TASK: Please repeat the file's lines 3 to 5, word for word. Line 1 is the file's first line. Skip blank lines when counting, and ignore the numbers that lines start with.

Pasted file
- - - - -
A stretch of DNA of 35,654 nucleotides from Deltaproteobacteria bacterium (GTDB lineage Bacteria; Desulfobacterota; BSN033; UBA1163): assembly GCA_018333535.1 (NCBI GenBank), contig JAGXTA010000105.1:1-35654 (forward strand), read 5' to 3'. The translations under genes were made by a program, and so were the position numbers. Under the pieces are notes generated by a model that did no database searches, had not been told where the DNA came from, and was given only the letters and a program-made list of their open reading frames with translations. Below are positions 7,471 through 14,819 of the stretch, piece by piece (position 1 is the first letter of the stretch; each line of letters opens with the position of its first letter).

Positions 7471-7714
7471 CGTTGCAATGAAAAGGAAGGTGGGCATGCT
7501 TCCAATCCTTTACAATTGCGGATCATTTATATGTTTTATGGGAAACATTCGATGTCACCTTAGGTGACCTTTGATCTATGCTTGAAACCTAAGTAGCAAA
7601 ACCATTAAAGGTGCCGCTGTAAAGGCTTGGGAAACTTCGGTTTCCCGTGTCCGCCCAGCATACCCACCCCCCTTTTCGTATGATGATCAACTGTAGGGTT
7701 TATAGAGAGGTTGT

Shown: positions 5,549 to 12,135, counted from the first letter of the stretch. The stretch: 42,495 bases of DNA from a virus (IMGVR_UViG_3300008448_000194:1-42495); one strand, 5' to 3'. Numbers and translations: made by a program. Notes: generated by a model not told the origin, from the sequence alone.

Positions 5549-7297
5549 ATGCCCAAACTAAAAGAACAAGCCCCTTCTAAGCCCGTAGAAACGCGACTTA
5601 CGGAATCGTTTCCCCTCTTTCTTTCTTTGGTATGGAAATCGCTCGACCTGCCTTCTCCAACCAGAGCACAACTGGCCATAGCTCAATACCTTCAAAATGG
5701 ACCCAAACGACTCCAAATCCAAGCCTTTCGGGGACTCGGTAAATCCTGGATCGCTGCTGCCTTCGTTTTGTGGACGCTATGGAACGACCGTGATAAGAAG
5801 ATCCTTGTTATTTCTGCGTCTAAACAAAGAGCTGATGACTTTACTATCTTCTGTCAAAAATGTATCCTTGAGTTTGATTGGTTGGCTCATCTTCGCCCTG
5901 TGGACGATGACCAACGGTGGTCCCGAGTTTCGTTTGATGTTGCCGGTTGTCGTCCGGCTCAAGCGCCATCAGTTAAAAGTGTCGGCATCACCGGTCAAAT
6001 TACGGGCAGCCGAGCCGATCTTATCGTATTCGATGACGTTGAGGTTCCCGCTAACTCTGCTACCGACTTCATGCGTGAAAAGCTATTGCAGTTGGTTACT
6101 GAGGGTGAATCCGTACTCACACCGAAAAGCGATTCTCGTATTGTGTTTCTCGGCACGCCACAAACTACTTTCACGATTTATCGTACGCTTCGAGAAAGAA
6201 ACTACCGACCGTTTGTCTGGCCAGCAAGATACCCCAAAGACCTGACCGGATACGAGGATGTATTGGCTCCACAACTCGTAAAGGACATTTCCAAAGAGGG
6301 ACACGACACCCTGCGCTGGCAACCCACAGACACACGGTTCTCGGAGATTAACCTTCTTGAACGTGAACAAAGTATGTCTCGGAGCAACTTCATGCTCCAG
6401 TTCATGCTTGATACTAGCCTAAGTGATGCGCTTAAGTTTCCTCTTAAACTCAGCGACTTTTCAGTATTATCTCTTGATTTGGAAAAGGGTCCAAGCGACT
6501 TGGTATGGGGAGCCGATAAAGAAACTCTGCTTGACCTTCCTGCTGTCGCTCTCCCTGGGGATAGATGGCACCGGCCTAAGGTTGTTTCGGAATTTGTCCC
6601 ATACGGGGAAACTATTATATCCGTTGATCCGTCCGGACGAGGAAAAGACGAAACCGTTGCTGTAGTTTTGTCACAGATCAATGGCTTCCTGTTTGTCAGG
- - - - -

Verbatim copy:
7471 CGTTGCAATGAAAAGGAAGGTGGGCATGCT
7501 TCCAATCCTTTACAATTGCGGATCATTTATATGTTTTATGGGAAACATTCGATGTCACCTTAGGTGACCTTTGATCTATGCTTGAAACCTAAGTAGCAAA
7601 ACCATTAAAGGTGCCGCTGTAAAGGCTTGGGAAACTTCGGTTTCCCGTGTCCGCCCAGCATACCCACCCCCCTTTTCGTATGATGATCAACTGTAGGGTT